Appreciation of Antiques Can Begin During College Days

When Salem, Massachusetts merchant Elias Hasket Derby, the owner of the first New England vessel to trade directly with China, sent his son John off to college he would send him in style.

Derby hired John Cogswell, one of Boston’s leading cabinetmakers, to build John a chest on chest for his room at Harvard College. That piece of furniture now sits in Boston’s Museum of Fine Arts.

While not everyone will be sent off to school with a piece of furniture like that, college days are not too early to become engaged in the world of antiques, and antiques can find a place in student apartments.

For University of Virginia students, the opportunity for learning and finding is coming January 22-24 when Antiques in Charlottesville opens its doors at the Holiday Inn University Center.

“We’re hoping many students in Charlottesville will take advantage of this opportunity to discover the world of antiques and fine art,” says show promoter Jay Melrose. “One nice thing about coming to a show is the dealers who are happy to share years of experience in the trade.”

Melrose added that while the antiques are often perceives as not being affordable to college students, there are a number of entry-level items that can find a place in a dorm room. Among them are select artwork, prints, lamps, photos, linens and books.

More importantly, for college students the experience is one of learning as much as it is for acquiring. “The acquiring can come later,” Melrose says. “The most important part is opening the doors to something that can beget years of appreciation and enjoyment.”

Hours for Antiques in Charlottesville are Friday 1 p.m. until 8 p.m., Saturday 10 a.m. until 6 p.m. and Sunday 11 a.m. until 4 p.m. Admission is $8, or $4 with a University of Virginia student id. The University Area Holiday Inn is centrally located at 1901 Emmet Street.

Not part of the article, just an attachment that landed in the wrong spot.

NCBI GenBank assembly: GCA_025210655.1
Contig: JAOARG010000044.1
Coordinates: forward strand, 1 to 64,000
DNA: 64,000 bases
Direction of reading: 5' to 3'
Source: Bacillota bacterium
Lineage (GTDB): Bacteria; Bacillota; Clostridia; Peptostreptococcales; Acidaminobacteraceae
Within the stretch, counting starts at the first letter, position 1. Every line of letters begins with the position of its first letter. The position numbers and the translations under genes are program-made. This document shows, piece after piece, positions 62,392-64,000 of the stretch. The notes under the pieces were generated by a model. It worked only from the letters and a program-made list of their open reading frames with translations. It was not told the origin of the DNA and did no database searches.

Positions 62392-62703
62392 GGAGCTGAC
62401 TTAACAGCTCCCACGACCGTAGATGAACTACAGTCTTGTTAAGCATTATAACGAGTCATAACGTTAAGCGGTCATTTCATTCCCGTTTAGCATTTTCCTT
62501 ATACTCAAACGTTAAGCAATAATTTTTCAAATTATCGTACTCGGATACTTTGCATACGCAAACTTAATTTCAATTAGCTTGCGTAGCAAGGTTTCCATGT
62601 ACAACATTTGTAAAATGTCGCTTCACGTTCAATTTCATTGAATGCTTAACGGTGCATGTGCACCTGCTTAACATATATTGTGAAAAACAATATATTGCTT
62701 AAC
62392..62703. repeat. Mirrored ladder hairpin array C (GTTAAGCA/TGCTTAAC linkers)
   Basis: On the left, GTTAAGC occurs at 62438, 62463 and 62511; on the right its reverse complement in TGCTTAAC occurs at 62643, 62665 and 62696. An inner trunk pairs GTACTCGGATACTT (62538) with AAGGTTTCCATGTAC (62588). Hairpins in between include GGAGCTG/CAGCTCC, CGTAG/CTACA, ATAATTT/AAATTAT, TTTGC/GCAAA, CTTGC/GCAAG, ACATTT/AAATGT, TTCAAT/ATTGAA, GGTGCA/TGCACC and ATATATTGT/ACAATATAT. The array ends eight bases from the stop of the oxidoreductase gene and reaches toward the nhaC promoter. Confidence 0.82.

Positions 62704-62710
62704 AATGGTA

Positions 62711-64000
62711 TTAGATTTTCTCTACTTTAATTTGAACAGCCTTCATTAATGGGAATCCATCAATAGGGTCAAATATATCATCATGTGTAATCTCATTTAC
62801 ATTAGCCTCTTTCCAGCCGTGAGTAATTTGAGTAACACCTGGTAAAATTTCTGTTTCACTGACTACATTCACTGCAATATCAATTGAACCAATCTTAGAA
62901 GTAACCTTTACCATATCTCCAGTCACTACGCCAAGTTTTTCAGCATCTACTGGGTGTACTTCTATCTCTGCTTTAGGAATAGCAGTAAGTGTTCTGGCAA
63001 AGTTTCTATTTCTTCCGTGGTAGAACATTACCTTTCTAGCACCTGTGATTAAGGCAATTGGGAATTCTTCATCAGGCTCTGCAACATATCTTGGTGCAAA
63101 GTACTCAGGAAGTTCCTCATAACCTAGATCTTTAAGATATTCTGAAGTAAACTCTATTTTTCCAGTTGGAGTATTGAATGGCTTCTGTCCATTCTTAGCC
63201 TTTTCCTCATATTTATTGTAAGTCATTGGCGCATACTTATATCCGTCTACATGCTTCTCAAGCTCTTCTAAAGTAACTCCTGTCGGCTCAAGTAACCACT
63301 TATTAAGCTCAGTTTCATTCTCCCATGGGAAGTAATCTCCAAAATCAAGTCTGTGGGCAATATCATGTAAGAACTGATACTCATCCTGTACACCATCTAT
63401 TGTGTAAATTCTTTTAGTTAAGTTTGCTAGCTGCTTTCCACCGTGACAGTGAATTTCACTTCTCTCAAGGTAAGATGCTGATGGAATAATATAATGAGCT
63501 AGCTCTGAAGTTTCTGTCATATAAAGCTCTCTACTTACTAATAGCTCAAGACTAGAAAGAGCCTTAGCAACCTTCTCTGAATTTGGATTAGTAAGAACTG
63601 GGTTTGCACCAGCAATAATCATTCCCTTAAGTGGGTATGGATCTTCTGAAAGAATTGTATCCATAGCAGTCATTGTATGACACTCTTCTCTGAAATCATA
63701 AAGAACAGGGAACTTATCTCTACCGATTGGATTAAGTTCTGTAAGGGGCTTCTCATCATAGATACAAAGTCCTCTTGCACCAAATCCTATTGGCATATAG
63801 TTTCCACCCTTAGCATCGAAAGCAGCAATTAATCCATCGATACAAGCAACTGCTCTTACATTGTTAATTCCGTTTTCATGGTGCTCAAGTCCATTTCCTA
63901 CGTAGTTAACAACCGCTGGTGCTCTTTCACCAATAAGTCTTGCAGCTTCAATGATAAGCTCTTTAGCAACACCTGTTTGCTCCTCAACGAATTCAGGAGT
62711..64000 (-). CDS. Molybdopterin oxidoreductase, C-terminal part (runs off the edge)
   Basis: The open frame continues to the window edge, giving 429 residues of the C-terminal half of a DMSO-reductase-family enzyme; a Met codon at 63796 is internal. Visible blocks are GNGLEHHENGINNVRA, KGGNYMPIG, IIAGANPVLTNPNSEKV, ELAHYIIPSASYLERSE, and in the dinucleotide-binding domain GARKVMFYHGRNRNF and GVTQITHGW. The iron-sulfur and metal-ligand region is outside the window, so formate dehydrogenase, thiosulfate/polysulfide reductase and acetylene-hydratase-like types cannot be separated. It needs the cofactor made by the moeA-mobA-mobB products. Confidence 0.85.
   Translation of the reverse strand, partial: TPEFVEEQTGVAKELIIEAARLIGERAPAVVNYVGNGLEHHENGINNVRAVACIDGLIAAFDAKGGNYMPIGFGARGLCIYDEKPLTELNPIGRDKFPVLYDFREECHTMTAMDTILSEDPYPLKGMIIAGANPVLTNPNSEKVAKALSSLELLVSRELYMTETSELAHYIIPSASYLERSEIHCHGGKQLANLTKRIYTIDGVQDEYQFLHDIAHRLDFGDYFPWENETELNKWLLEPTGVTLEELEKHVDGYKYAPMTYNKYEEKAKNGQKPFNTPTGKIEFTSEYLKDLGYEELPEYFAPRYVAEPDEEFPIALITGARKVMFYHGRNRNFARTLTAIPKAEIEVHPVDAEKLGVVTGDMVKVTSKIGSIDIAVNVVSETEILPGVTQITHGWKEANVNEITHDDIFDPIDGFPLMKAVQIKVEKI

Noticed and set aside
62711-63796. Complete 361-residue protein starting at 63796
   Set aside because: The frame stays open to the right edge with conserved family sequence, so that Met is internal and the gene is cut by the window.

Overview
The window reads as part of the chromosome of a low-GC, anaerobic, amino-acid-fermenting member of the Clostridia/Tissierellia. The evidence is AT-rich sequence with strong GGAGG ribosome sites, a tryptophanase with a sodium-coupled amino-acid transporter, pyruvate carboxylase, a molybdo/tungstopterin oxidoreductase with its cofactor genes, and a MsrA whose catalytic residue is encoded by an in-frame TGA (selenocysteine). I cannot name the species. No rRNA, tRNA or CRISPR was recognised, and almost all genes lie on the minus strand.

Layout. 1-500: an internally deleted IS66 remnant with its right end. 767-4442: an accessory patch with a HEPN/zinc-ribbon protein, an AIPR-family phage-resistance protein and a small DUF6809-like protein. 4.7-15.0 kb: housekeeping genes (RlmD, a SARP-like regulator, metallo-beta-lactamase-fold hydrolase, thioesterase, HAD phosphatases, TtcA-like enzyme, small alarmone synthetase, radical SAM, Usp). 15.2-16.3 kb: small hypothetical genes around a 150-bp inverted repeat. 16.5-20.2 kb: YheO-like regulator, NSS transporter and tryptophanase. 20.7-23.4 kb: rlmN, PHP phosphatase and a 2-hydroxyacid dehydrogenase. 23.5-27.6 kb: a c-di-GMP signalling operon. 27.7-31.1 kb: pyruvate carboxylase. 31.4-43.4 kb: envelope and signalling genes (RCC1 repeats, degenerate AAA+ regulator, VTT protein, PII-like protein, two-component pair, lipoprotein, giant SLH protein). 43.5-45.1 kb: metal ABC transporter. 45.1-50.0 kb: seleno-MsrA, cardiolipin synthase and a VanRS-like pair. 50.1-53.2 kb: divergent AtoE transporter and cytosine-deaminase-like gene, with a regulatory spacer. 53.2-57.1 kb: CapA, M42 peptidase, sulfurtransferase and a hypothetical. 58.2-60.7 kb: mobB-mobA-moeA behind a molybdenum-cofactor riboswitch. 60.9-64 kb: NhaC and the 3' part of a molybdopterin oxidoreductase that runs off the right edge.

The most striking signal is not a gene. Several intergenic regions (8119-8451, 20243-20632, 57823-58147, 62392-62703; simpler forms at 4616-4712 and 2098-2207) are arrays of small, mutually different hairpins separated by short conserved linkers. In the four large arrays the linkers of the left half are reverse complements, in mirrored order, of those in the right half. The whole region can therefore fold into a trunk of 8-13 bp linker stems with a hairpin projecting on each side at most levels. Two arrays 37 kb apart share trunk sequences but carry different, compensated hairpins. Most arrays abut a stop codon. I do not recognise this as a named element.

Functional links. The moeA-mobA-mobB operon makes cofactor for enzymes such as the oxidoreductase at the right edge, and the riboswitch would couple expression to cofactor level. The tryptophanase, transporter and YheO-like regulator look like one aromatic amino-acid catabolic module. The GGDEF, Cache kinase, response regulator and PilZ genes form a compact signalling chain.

About Art After X

With the death of President Kennedy in 1963, America changed. As hard as it is to minimize that sentiment, the effect of Dallas was even greater. The same year saw the merging of the Dallas Museum for Contemporary Arts, which had been central to the art scene, and the Dallas Museum of Fine Arts. Douglas MacAgy, then the director of DMCA, not only opposed the merger, but also declined to directorship of the combined museum. The regionalist movement which had been strong for decades, was giving way to more of an interest in what was going on nationally, and internationally. Like it or not, Dallas was on the national stage. When the Kennedy’s arrived in Fort Worth, local collectors had decorated a hotel room with internationally-renowned works. While the president and his wife learned a great deal about the ability of Texans to collect major art, there was little they could glean about the local scene in this era-defining city. With this in mind, we have begun a project to look not back at the art scene in Dallas, but foreword from 1963. We are interviewing gallery owners, curators and others involved in the art scene then, but this will be a story told mostly through interviews with artists active in the city from that point into the 1980s. The result will be a book with a video component. We hope you will join us in our journey. The hashtag for the project is #artafterx and the url artafterx.com will point to the latest updates on this weblog.

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